I like the idea of showing respect to your children and working to understand them and not being rude, but I'm also uncomfortable with the focus on feelings in the article, or even the child's wishes to some extent. To pick an example from the article, I'm not going to focus on my kid's shyness by stating that "Johnny doesn't want to talk to you today." That seems rude to me and unduly focused on the child's immature whims. I'd rather just answer basic questions about my kid (without their permission) and let them chime in if they feel like it. If the question isn't a rude or unduly invasive, I'd rather just answer for them, even if my kid is being shy or would say he/she doesn't want me to answer (if given the choice). In my experience, they will chime in to add something half the time. Giving them the option of simply clamming up strikes me as rude, and I'd rather model good behavior than teach them that choosing to be rude is an OK choice.

To take it further, IMHO, parents can go awry when they forget the true nature of family and turn it into a democratic republic. As my dad used to say, "This family isn't a democracy. It is a benevolent dictatorship." He also had a similar paraphrase of Laurence of Arabia, along a similar vein, "I could be rich, but I am not. And why? Because I am a river to my people!"

I think kids can see right through the mask of democracy. When it comes down to what they really want, kids want their parents together more than just about anything. As the out-of-wedlock birth, divorce and remarriage rates show, when it comes right down to it, most parents are going to do what they want no matter what their kids will think. No amount of freedom/choice in bedtimes, clothes or even friends can disguise for the fundamental structure of the family as dictatorship highlighted by their lack of choice in living with both parents. Parents can try to give the illusion of democracy and choice, but it only shows what they consider important enough to enforce.

Does it show that I've sat through one to many private and state-sponsored spanking is bad, respect your kids and give them choices so everything will be better parenting classes?

King MamasBoy

purple_kangaroo said...

I agree with you about answering for the child instead of saying something like, "Johnny doesn't want to talk to you today." I usually handle such situations by encouraging the child to answer, and then telling the person that the child is feeling a bit shy and answering the question for them.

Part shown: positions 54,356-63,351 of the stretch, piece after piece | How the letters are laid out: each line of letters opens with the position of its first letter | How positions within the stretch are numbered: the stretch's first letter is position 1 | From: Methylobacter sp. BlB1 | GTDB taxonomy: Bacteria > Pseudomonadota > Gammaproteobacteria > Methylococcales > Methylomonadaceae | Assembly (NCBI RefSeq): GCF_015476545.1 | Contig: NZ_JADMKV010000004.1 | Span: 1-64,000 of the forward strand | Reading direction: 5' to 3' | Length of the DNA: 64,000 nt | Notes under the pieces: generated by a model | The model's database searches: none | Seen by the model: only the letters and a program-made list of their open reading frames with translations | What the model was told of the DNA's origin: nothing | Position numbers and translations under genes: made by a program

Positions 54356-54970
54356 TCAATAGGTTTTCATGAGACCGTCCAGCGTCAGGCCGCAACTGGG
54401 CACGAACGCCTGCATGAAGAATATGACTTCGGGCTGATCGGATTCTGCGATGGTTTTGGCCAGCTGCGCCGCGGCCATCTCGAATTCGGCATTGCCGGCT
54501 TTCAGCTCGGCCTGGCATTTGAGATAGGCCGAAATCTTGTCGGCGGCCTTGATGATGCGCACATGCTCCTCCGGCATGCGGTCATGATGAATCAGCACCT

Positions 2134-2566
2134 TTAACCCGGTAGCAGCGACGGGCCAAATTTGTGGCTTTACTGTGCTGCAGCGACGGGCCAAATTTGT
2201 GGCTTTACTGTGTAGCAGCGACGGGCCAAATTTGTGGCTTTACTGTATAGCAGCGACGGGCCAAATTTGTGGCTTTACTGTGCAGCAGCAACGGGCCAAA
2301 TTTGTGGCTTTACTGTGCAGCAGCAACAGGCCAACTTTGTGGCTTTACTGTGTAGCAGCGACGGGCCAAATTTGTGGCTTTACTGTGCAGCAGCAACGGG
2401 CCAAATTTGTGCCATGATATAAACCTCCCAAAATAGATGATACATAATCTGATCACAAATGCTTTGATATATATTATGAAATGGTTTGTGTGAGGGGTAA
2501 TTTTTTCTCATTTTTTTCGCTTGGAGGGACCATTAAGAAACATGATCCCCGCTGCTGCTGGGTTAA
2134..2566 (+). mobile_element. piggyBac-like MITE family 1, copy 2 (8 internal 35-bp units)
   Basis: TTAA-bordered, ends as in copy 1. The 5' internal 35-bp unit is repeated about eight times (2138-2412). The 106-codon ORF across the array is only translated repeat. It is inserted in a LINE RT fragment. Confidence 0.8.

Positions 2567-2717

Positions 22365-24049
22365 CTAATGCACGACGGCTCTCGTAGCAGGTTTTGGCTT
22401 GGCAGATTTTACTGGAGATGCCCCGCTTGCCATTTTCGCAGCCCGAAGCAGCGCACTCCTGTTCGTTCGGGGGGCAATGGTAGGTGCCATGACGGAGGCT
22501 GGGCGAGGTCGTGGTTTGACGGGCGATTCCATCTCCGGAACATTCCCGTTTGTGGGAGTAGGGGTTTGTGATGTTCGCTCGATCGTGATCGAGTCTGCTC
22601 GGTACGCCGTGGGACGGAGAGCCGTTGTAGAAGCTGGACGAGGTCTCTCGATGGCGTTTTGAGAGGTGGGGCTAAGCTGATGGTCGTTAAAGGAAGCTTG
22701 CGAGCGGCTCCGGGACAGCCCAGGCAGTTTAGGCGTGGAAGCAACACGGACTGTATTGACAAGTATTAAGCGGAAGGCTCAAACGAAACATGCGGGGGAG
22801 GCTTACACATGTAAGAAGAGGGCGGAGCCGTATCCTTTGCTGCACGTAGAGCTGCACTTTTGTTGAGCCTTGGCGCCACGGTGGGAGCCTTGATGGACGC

I don't think it's necessarily healthy to teach children that they should just do anything that any adult wants, or answer any question an adult asks.

My parents never, for instance, made us hug someone we were uncomfortable with as children. To me, that's very healthy and even important--I don't think we should be working to get our kids used to allowing touch or other invasions of personal space that make them uncomfortable, and I think they should be used to having a say over such things. Those limit-setting and personal boundary-keeping skills will be important to them throughout their lives.

You lost me with the rest of it. I think we can lovingly set limits with children where necessary while also allowing them to have feelings, and also allow children choices within reason.

Mark and I have chosen not to use spanking as a parenting tool with our kids, and we try to treat them with Biblical respect, grace and love (even when we have to set limits, speak truth, and allow consequences), but it doesn't follow that we are therefore going to get divorced and inflict a broken family on our children. :)

purple_kangaroo said...

Oh, and we don't see our family as a democracy. We tend to take the view that our job as parents is to guide, teach, instruct and train up our children--and that punitive punishments usually aren't the most effective way to do that.

MamasBoy said...


I must not have been clear. I didn't mean to say that your parenting style leads to divorce. I meant to say that "democratic" family structures where kids opinions are equally valued are a farce. This is evident to kids, the majority of whom do not live with their mother and father.

As an aside, there is a big difference in my mind as well between making conversation with/about a kid and coercing affection.

I would try to explain how this all ties into the article's example of a mother talking to someone about her child, but I'm not sure I'd do a good job, so I'll leave off here.


purple_kangaroo said...

MB, I think we largely agree. :)